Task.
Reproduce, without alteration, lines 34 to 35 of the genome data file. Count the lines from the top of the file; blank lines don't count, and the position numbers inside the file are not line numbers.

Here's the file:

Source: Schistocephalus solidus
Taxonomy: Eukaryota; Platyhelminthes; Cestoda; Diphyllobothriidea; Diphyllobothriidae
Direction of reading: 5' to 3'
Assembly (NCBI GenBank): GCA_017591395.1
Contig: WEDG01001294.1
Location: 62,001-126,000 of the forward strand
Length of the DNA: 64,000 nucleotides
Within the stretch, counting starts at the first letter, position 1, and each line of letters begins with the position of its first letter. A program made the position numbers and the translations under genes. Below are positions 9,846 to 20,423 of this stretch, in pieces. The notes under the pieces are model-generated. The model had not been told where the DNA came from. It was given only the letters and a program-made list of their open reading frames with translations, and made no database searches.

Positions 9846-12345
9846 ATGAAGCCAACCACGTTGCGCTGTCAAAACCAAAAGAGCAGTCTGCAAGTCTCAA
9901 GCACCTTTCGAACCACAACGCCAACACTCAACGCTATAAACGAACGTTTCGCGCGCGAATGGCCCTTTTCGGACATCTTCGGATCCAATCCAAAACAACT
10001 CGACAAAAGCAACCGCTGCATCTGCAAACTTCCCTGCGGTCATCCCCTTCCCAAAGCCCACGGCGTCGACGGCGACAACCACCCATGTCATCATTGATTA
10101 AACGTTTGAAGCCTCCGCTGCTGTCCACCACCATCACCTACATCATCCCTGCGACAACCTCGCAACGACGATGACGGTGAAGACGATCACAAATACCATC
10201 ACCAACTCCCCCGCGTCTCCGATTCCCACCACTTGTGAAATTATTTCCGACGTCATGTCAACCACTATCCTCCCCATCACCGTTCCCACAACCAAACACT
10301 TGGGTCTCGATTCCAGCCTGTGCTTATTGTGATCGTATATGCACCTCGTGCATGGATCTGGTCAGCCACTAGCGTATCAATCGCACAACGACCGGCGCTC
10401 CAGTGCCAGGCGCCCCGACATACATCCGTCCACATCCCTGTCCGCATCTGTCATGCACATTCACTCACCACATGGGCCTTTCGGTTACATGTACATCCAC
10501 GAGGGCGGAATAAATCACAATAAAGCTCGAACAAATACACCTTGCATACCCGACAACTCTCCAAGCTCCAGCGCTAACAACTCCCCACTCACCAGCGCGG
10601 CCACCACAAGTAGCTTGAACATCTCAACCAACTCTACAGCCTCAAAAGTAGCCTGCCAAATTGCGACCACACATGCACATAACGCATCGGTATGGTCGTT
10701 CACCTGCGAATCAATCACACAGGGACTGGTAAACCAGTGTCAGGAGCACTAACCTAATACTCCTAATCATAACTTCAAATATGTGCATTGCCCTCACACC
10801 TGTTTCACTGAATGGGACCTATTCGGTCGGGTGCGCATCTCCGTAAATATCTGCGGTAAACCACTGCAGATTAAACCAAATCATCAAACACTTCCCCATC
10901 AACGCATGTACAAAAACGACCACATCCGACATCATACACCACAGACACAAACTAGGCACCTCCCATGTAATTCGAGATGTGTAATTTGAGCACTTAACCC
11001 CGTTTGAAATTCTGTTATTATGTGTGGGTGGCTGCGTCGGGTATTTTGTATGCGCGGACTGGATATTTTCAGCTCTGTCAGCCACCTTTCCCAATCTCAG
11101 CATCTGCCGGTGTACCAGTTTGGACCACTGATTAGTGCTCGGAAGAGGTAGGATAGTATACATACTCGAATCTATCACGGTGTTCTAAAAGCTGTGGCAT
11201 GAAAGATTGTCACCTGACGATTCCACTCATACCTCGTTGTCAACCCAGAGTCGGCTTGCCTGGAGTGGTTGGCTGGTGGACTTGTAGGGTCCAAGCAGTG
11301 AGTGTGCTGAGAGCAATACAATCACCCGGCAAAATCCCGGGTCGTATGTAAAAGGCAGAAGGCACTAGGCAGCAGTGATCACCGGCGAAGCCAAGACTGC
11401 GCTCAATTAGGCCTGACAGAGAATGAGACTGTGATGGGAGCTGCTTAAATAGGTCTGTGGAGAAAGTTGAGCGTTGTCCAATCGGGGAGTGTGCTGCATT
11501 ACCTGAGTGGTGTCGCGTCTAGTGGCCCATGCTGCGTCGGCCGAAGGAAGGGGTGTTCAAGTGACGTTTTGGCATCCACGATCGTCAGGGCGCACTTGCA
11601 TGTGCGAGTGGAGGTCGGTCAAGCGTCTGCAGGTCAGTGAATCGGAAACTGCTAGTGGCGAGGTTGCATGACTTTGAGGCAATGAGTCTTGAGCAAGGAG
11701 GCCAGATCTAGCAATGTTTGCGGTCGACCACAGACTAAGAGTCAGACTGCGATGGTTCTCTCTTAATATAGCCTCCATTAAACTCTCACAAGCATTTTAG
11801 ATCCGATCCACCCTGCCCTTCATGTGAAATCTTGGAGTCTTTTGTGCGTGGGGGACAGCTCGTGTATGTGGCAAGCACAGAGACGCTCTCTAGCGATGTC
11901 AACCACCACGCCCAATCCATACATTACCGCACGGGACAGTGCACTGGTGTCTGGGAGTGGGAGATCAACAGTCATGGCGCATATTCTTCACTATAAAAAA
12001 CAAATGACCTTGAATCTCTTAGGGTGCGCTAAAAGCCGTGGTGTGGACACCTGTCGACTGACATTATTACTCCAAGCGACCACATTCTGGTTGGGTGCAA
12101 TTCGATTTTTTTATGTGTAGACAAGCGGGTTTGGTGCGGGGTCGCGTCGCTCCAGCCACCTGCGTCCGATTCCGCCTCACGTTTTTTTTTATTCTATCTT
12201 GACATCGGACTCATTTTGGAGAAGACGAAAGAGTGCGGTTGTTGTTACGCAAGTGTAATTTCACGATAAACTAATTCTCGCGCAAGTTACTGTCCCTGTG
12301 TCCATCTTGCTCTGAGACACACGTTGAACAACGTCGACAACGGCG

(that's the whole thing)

12201 GACATCGGACTCATTTTGGAGAAGACGAAAGAGTGCGGTTGTTGTTACGCAAGTGTAATTTCACGATAAACTAATTCTCGCGCAAGTTACTGTCCCTGTG
12301 TCCATCTTGCTCTGAGACACACGTTGAACAACGTCGACAACGGCG